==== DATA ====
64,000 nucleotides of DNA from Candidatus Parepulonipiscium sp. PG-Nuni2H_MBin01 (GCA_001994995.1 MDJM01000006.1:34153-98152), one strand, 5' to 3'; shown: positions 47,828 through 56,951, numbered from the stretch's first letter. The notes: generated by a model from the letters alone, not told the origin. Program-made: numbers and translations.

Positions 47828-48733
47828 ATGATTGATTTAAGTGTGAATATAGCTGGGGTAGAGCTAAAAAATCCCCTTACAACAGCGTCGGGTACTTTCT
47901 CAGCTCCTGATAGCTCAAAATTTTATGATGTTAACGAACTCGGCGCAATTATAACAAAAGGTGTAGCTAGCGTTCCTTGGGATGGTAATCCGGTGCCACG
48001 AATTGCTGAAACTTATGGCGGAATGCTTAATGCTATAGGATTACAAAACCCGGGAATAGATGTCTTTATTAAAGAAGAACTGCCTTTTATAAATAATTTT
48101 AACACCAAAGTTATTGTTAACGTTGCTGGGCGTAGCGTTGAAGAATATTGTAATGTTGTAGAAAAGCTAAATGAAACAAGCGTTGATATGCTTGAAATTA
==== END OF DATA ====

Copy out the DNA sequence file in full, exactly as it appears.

64,000 nucleotides of DNA from Candidatus Parepulonipiscium sp. PG-Nuni2H_MBin01 (GCA_001994995.1 MDJM01000006.1:34153-98152), one strand, 5' to 3'; shown: positions 47,828 through 56,951, numbered from the stretch's first letter. The notes: generated by a model from the letters alone, not told the origin. Program-made: numbers and translations.

Positions 47828-48733
47828 ATGATTGATTTAAGTGTGAATATAGCTGGGGTAGAGCTAAAAAATCCCCTTACAACAGCGTCGGGTACTTTCT
47901 CAGCTCCTGATAGCTCAAAATTTTATGATGTTAACGAACTCGGCGCAATTATAACAAAAGGTGTAGCTAGCGTTCCTTGGGATGGTAATCCGGTGCCACG
48001 AATTGCTGAAACTTATGGCGGAATGCTTAATGCTATAGGATTACAAAACCCGGGAATAGATGTCTTTATTAAAGAAGAACTGCCTTTTATAAATAATTTT
48101 AACACCAAAGTTATTGTTAACGTTGCTGGGCGTAGCGTTGAAGAATATTGTAATGTTGTAGAAAAGCTAAATGAAACAAGCGTTGATATGCTTGAAATTA